Last Chance Saloon

Lucy Sullivan is
Getting Married

Rachel's Holiday


The Other Side of the Story
by Marian Keyes
(William Morrow, $24.95, PG) ISBN 0-06-052051-5
The seventh novel by popular Brit Chick Lit author Marian Keyes isnít as funny as her first American export, Watermelon, or as meaningful as her best novel, Rachelís Holiday, but itís a fun summer read thanks to Keyesí trademark wry humor and astute observations about human behavior . †

Successful events coordinator Gemma Hogan is shocked when her steady, reliable father abruptly leaves her mother for a much younger woman after more than thirty years of marriage. With her mother alternating between panic attacks and catatonia, Gemma abandons her Dublin apartment to watch over her, leaving the house only when work demands it. Gemmaís not sacrificing much of a social life with her caretaking. Three years ago, her alleged friend Lily stole her boyfriend Anton, and Gemma still hasnít recovered from the shock. Gemmaís major emotional outlet these days is an e-mail correspondence with her friend Susan in Seattle. Surprisingly, the e-mails, enlivened by Gemmaís amusing revenge fantasies, wind up catching the eye of a London literary agent Jojo Harvey. †

A former New York cop, Jojoís voluptuous body, razor-sharp mind and aggressive personality have made her one of the most successful agents at her firm, and she hopes to be named partner soon. Complicating her work life, however, is her clandestine affair with managing partner Mark Avery, who is married with two children. Jojo never saw herself as The Other Woman or a home-wrecker, but her attraction to Mark remains too strong to deny. She doesnít use their relationship to get ahead professionally, though; she has a stable of successful authors, including Lily Wright, who has penned the charming and upbeat Mimiís Remedies and is due to deliver a second blockbuster soon. †

Problem is, Lily isnít quite ready with that blockbuster. Mimiís Remedies was a silly little book that she wrote to cheer herself up after a mugging, and the only other manuscript she has ready is a much more serious novel that has already been rejected by numerous publishers. Lily isnít comfortable with the instant celebrity status her debut has generated. In fact, ever since Lily fell in love with Gemma Hoganís boyfriend Anton (well, according to him they were on a break; sorry, that excuse never worked for Ross and Rachel), sheís convinced that bad luck is bound to catch up to her. So even though Anton is adoring and faithful, and they have a delightful toddler daughter named Ema, Lily waits for the other shoe to drop. †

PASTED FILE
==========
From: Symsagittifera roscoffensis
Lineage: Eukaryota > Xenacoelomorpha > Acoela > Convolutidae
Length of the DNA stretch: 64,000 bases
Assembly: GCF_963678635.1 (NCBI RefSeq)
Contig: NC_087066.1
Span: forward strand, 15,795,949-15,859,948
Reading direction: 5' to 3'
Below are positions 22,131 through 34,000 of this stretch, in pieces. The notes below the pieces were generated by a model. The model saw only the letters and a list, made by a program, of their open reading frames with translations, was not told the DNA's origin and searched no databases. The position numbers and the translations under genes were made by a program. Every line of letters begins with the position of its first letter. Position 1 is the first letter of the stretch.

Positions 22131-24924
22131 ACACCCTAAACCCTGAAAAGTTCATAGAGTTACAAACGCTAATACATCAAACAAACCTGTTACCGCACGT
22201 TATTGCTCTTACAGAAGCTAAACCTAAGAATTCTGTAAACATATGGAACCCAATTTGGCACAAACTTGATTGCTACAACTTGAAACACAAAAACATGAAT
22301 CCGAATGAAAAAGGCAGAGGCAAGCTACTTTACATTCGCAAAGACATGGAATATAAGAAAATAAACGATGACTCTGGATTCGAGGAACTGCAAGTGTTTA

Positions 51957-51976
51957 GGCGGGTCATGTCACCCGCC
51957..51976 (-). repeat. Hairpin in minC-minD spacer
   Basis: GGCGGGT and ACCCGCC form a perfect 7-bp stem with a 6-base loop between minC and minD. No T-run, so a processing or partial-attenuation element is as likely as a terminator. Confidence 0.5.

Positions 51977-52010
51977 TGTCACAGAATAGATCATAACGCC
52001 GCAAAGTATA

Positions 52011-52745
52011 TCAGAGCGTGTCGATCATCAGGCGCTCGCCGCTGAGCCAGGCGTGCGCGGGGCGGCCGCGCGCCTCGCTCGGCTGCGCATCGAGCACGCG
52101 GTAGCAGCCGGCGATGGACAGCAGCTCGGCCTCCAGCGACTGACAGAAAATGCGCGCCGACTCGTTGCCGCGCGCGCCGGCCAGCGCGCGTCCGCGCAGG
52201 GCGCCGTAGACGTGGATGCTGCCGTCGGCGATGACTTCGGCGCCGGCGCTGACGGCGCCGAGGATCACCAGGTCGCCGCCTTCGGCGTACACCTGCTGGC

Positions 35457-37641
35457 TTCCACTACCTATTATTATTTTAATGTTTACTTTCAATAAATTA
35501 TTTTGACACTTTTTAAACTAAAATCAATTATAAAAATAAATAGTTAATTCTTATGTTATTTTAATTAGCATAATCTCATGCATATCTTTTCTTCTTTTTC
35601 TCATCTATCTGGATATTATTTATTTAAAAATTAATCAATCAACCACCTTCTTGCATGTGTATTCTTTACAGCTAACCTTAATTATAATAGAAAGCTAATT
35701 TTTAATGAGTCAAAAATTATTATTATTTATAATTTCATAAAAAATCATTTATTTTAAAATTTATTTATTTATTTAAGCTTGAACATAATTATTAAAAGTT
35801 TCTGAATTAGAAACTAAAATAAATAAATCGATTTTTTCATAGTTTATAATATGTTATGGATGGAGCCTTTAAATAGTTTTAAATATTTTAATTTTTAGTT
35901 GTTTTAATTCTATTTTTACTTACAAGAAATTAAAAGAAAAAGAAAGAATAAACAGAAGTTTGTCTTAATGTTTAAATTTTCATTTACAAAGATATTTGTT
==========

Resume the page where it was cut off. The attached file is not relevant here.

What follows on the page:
The book titleís clever play on words alludes to the novelís multiple layers. Most obviously, the plot portrays the publishing world from authorís and agentís points of view. Given Keyesí own experience, this part of the novel is probably dead-on accurate. Jojo has to tread carefully through relationships with temperamental authors, cut-throat competitor colleagues and greedy publishers while maintaining her composure at all times. Lily, a former copywriter, is elated by the commercial success of Mimiís Remedies but devastated by harshly critical reviews and petrified that her sophomore effort will fall flat. And Gemma, the accidental author, is surprised that her creative storytelling might be of interest to someone, but strongly motivated by a desire to outsell the woman who wrecked her life. †

And thatís the second aspect of the ďother side of the storyĒ plot; the reader gets to know both the man-stealer and the victim, only to discover that itís difficult to label one totally guilty and the other purely innocent. Lily didnít set out to steal Gemmaís boyfriend, but theyíre together now and she has to decide if sheíll enjoy their relationship or let the guilt take over. Gemma harbors a long-standing grudge, but Anton insists to Lily that he and Gemma were never truly in love, so her pride may be hurting more than her heart. The second Other Woman, Jojo, is madly in love with Mark but reluctant to break up his marriage, even when he decides heís ready to go public with their relationship. †

The three main characters are engaging if not particularly memorable, and at times their stories donít feel compelling enough to justify the novelís 500-plus page length. Jojo, the American in London, is the most notable for her strong personality and self-confidence. Gemma is the most sympathetic of the three, and her revenge fantasies, especially those involving her unfortunate motherís imaginary new boyfriend Helmut (a 35 year old Swiss bodybuilder) are hilarious. Probably the weakest link is Lily, who spends most of the novel in a deep funk despite the presence of a perfect man and a darling daughter. †

Keyes hasnít written a novel Iíve loved since Last Chance Saloon, but as one of the seminal Chick Lit authors, her books are still dependable entertainers. †

--Susan Scribner

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